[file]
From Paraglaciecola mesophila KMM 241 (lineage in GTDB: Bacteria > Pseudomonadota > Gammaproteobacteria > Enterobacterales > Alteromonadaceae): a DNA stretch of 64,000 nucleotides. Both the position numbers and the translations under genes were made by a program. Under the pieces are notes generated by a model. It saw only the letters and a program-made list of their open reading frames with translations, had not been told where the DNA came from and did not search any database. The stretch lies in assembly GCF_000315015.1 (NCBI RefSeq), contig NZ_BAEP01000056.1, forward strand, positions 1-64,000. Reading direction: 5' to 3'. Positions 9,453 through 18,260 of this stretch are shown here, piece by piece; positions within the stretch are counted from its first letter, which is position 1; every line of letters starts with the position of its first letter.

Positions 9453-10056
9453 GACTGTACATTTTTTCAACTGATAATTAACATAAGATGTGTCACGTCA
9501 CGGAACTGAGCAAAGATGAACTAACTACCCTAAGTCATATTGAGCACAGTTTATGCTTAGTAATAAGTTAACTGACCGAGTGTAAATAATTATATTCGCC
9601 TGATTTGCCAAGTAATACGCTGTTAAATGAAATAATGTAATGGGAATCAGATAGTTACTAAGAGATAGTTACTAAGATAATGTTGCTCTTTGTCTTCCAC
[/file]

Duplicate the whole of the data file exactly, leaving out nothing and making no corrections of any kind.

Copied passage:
From Paraglaciecola mesophila KMM 241 (lineage in GTDB: Bacteria > Pseudomonadota > Gammaproteobacteria > Enterobacterales > Alteromonadaceae): a DNA stretch of 64,000 nucleotides. Both the position numbers and the translations under genes were made by a program. Under the pieces are notes generated by a model. It saw only the letters and a program-made list of their open reading frames with translations, had not been told where the DNA came from and did not search any database. The stretch lies in assembly GCF_000315015.1 (NCBI RefSeq), contig NZ_BAEP01000056.1, forward strand, positions 1-64,000. Reading direction: 5' to 3'. Positions 9,453 through 18,260 of this stretch are shown here, piece by piece; positions within the stretch are counted from its first letter, which is position 1; every line of letters starts with the position of its first letter.

Positions 9453-10056
9453 GACTGTACATTTTTTCAACTGATAATTAACATAAGATGTGTCACGTCA
9501 CGGAACTGAGCAAAGATGAACTAACTACCCTAAGTCATATTGAGCACAGTTTATGCTTAGTAATAAGTTAACTGACCGAGTGTAAATAATTATATTCGCC
9601 TGATTTGCCAAGTAATACGCTGTTAAATGAAATAATGTAATGGGAATCAGATAGTTACTAAGAGATAGTTACTAAGATAATGTTGCTCTTTGTCTTCCAC